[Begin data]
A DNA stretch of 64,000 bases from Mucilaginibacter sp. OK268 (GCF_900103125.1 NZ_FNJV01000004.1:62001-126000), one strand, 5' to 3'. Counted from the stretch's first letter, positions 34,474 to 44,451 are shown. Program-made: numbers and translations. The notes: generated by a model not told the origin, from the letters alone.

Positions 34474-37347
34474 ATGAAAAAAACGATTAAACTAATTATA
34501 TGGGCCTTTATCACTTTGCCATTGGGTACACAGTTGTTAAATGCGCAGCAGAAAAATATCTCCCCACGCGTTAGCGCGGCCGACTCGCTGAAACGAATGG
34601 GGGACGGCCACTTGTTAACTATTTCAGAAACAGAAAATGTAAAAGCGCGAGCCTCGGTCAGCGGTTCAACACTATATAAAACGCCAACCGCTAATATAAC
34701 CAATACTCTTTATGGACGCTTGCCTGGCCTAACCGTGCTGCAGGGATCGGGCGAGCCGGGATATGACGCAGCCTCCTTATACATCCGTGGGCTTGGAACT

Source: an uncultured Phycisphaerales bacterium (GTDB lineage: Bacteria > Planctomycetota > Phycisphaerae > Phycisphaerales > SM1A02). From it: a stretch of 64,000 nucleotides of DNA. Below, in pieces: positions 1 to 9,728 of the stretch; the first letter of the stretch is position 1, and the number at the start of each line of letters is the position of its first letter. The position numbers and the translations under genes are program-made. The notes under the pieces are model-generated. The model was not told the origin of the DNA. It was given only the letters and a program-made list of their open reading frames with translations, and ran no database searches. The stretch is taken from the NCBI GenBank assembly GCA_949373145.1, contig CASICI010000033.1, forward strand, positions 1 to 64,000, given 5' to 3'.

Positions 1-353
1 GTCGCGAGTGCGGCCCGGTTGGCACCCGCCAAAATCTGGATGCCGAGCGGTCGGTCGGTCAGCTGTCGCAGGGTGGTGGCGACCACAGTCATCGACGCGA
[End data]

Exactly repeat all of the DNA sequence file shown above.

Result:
A DNA stretch of 64,000 bases from Mucilaginibacter sp. OK268 (GCF_900103125.1 NZ_FNJV01000004.1:62001-126000), one strand, 5' to 3'. Counted from the stretch's first letter, positions 34,474 to 44,451 are shown. Program-made: numbers and translations. The notes: generated by a model not told the origin, from the letters alone.

Positions 34474-37347
34474 ATGAAAAAAACGATTAAACTAATTATA
34501 TGGGCCTTTATCACTTTGCCATTGGGTACACAGTTGTTAAATGCGCAGCAGAAAAATATCTCCCCACGCGTTAGCGCGGCCGACTCGCTGAAACGAATGG
34601 GGGACGGCCACTTGTTAACTATTTCAGAAACAGAAAATGTAAAAGCGCGAGCCTCGGTCAGCGGTTCAACACTATATAAAACGCCAACCGCTAATATAAC
34701 CAATACTCTTTATGGACGCTTGCCTGGCCTAACCGTGCTGCAGGGATCGGGCGAGCCGGGATATGACGCAGCCTCCTTATACATCCGTGGGCTTGGAACT

Source: an uncultured Phycisphaerales bacterium (GTDB lineage: Bacteria > Planctomycetota > Phycisphaerae > Phycisphaerales > SM1A02). From it: a stretch of 64,000 nucleotides of DNA. Below, in pieces: positions 1 to 9,728 of the stretch; the first letter of the stretch is position 1, and the number at the start of each line of letters is the position of its first letter. The position numbers and the translations under genes are program-made. The notes under the pieces are model-generated. The model was not told the origin of the DNA. It was given only the letters and a program-made list of their open reading frames with translations, and ran no database searches. The stretch is taken from the NCBI GenBank assembly GCA_949373145.1, contig CASICI010000033.1, forward strand, positions 1 to 64,000, given 5' to 3'.

Positions 1-353
1 GTCGCGAGTGCGGCCCGGTTGGCACCCGCCAAAATCTGGATGCCGAGCGGTCGGTCGGTCAGCTGTCGCAGGGTGGTGGCGACCACAGTCATCGACGCGA